A Chinese man shouts anti-Japan slogans with Chinese national flags near portraits of the late Communist leader Mao Zedong in front of the Japanese Embassy in Beijing, September 2012. (AP Photo/Ng Han Guan)
A Chinese man shouts anti-Japan slogans with Chinese national flags near portraits of the late Communist leader Mao Zedong in front of the Japanese Embassy in Beijing, September 2012. (AP Photo/Ng Han Guan)

I recently discussed on this blog the high tensions between China and Japan and their discreet attempt to work toward détente. While much attention has been paid to the political implications of the current strife, an aspect that is often overlooked is the consequences the dispute has had on public opinion in the two countries. A better understanding of the nature of Japanese and Chinese perceptions is the first step toward assuaging mutual fears.

Ill feelings between the Chinese and Japanese are currently at an all-time high. The Genron NPO, a Japanese think tank, and the China Daily newspaper have been conducting public opinion studies on Japan-China relations since 2005. In 2013, their annual poll found that more than 90 percent of Chinese and Japanese citizens held a negative opinion of each other. Their latest poll results, released in September, are as alarming. While the number of Chinese people who hold an unfavourable opinion of Japan has slightly decreased to 86.8 percent from 92.8 percent, the number of Japanese who view China negatively has increased to 93 percent from 90.1 percent. Moreover, 53.4 percent of Chinese and 29 percent of Japanese now believe that a military conflict between the two countries is likely to occur in the future, showing an increase since 2013.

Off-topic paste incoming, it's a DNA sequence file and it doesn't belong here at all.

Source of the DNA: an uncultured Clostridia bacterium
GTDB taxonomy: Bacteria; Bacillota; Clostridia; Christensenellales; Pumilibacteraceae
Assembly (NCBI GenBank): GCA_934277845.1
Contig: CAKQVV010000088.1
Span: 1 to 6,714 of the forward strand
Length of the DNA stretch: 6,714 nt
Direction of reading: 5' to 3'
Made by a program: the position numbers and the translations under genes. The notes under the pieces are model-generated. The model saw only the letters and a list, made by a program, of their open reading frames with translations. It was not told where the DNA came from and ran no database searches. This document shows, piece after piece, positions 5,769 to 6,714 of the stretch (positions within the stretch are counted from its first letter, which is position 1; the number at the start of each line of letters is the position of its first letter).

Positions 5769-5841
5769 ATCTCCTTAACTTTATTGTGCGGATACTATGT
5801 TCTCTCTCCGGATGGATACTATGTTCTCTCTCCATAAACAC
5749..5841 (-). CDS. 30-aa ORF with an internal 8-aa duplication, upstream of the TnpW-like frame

How did they get to this point? A rising tide of nationalism in both countries explains in large part the drop in mutual regard. Nationalism is widely perceived to be on the rise in China, fueled by the country’s fast rise and a new leader that appears more willing than his predecessors to assert China’s power in the region, as demonstrated by ongoing disputes in the East and South China Seas. In order to increase popular support, the Communist Party of China (CPC) has been keen to use the history card, playing up the narrative of China as a victim of great powers during the so-called century of humiliation. This narrative fits in nicely with the CPC’s declared aim to realize the “Chinese dream,” achieve “national rejuvenation,” and reclaim what it sees as its rightful place in the world as a great power. However, as China’stwentieth century history is intricately linked to Japanese aggression, Chinese leaders cannot go down this road without painting Japan in a negative light. The Chinese official media now commonly publish articles on the latest historical evidence of Japanese crimes or government-sponsored events commemorating war-time episodes involving Japan. The Chinese media does not limit itself to historical events. It is rife with opinion pieces warning of what it perceives as a return to militarism in Japan, a fear that is both groundless and dangerous.